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A house scene with a magnifying glass showing what objects collect dust

Asthma-Friendly Home Decor

After doing a deep clean on our house and specifically our bedroom, I realized the space I share with my partner was not decorated in an asthma-friendly way. As I moved items, replaced some, and got rid of some, I noticed how much dust was swirling about in the air. Later that day and the following days after, my partner experienced a flare-up in asthma symptoms. The decorations we had up in our home had collected dust and were therefore harmful to my partner.

Asthma-triggering decorations

Dead plants and dried flowers

I love flowers, and always end up collecting some on hikes and walks I go on. Seeing fresh and colorful flowers always brightens up my mood. However, I don't like to throw flowers out. Sometimes the flowers will just dry out, and I'll just leave them where they are. After a few weeks, the dried flowers will gather dust, which I don't notice right away. If the flowers are in the water, then they can start to mold. This is also bad because mold can definitely be an asthma trigger.

House plants that are alive can be lovely decorations, but dead ones are not a great aesthetic. I mostly do a good job with remembering to water the plants, but sometimes I will forget for too many days in a row, and a house plant dies. A dried and brown house plant not getting any water can become dusty, and it is not a pretty sight to behold. I found one hanging in our bedroom, and couldn't remember the last time I had watered it. On the other hand, when some plants are overwatered, this can actually cause them to mold.

Knick-knacks collecting dust

Putting out decorations with valuable memories always feels like a nice choice to decorate the home. We have little figurines, ceramic pieces, shells, and other random things that we’ve gathered and that have been gifted to us. I appreciate seeing these decorations and then having positive memories arise. The problem with these little knick-knacks is that they are not really used for anything except decorations and because they are rarely moved, they gather dust quickly.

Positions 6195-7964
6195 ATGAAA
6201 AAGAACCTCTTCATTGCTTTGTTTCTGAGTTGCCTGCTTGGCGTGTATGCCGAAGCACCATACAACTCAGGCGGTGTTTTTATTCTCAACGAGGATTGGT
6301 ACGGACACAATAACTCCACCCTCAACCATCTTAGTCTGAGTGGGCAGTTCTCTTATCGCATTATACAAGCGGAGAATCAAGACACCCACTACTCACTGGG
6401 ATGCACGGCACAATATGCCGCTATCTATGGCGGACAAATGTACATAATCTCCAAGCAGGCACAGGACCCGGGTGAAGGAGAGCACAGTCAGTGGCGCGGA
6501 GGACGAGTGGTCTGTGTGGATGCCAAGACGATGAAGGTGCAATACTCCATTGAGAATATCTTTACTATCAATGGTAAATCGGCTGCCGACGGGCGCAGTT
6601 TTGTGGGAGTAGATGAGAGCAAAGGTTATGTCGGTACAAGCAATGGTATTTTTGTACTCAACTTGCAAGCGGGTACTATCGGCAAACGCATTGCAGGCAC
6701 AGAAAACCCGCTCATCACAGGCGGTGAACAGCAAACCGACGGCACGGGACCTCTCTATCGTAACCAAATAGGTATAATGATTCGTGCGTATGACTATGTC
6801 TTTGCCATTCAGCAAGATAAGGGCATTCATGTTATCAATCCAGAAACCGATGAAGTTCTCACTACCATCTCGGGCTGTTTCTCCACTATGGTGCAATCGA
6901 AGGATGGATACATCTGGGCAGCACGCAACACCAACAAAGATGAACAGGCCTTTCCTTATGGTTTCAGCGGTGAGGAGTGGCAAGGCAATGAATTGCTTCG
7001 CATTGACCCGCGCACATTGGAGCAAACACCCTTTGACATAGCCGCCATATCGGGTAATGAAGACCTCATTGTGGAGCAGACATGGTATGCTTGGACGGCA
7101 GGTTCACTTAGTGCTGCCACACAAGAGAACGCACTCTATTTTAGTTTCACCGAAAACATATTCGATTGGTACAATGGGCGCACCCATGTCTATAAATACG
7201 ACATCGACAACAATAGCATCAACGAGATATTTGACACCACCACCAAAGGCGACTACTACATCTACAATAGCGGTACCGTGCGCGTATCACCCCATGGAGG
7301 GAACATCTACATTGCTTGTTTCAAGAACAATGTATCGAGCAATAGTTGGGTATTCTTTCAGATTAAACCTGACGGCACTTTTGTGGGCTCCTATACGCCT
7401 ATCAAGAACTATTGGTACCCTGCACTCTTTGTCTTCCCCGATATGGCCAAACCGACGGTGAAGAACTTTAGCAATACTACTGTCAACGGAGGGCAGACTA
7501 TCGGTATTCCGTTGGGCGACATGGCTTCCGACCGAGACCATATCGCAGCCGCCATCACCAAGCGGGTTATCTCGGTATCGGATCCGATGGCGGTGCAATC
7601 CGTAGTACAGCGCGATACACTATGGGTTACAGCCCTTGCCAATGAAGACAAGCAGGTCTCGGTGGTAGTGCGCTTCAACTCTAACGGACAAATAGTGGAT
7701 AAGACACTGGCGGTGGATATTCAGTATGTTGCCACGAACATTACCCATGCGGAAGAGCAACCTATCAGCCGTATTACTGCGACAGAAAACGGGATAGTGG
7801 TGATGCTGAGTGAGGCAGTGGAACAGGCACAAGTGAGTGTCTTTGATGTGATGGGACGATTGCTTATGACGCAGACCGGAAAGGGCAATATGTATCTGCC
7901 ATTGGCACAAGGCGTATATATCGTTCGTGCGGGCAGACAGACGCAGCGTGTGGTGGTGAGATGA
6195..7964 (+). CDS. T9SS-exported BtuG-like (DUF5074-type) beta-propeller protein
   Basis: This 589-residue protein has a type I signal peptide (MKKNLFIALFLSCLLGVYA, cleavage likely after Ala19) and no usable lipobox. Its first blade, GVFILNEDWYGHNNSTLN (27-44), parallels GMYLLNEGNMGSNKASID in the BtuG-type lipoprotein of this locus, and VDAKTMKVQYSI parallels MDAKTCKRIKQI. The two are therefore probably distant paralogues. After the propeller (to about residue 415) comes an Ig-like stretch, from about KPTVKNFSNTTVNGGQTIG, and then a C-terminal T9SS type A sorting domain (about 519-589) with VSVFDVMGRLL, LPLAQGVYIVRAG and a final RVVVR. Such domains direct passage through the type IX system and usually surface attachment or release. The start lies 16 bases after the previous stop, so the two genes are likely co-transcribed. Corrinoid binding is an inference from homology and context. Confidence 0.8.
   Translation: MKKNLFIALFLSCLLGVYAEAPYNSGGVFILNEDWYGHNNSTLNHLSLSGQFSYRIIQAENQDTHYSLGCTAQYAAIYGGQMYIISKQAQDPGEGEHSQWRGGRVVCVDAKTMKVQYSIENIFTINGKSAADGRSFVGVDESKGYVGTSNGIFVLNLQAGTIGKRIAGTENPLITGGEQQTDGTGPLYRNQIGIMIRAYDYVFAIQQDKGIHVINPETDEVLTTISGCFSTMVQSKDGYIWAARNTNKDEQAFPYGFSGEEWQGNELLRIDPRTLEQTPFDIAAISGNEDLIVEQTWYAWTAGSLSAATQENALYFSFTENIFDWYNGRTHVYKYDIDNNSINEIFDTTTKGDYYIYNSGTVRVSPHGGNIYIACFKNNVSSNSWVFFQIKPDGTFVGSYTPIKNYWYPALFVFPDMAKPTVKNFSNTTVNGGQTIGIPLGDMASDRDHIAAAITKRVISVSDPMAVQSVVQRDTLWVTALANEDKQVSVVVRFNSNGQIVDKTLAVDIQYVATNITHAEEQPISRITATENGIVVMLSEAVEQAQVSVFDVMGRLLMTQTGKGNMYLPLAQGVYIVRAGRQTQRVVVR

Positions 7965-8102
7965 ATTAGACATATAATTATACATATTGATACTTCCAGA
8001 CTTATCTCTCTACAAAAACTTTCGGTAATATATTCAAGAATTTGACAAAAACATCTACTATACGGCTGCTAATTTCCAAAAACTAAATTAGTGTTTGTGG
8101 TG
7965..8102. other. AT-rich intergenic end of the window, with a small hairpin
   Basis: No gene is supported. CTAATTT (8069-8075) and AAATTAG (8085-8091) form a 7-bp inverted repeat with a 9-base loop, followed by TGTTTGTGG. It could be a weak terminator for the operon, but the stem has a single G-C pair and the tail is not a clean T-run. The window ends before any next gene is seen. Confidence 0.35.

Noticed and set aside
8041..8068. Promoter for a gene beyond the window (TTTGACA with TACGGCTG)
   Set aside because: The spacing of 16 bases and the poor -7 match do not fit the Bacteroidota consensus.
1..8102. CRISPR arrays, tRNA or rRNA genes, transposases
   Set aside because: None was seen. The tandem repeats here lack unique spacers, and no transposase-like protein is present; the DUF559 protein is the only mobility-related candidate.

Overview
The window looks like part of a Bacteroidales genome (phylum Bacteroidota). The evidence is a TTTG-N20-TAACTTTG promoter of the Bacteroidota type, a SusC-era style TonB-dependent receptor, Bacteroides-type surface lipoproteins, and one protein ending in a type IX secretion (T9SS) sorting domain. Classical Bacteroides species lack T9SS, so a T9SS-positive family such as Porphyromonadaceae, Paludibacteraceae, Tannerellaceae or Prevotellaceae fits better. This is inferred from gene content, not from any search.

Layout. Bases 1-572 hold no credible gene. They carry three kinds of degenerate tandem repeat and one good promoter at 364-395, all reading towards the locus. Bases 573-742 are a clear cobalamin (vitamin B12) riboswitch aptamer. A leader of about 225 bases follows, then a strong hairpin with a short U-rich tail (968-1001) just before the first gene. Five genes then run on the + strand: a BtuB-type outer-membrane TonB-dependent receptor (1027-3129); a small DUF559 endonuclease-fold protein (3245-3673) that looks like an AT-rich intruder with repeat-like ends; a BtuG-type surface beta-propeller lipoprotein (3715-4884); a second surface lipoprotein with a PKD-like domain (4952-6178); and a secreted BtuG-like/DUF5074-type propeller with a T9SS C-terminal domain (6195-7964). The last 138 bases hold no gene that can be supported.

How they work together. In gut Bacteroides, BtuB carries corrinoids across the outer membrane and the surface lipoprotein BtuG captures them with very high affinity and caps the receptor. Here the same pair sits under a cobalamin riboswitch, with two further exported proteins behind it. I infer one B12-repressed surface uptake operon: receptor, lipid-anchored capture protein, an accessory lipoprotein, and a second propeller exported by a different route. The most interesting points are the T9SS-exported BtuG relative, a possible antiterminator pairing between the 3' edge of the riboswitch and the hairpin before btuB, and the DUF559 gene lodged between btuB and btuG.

Tapestries and cloth decorations

Tapestries or small decorative rugs look lovely up on the wall or draped over furniture, but it would be best to wash these items often. I, of course, completely forget to do this. I cannot remember the last time all the cloth decorations were washed in the house, and when I took them down to rearrange in a new spot, a small cloud of dust and particles floated up in the air.

Asthma-friendly home decor:

Overall, it seems that having more of a minimal decoration scheme works best for my partner and I. In reality, we are both very busy and cannot dust, wipe down, or wash our decor on a weekly basis. A few decorations that work for us:

  • Framed photos up on the walls
  • Paintings
  • Choosing to put out just a few memorable items
  • Plants that don’t need to be watered often, like succulents


Dust and mold can be asthma triggers, and these things can, unfortunately, be lurking in the home. Some decorations like dried flowers, dead plants, knick-knacks, and cloth decorations can quickly gather dust. Other decorations like flowers sitting in water for too long and plants that become overwatered can cause mold to form. You might find that having a minimalist approach to decor can help reduce dust and mold in the home and be easier to keep up with cleaning.

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This article represents the opinions, thoughts, and experiences of the author; none of this content has been paid for by any advertiser. The team does not recommend or endorse any products or treatments discussed herein. Learn more about how we maintain editorial integrity here.

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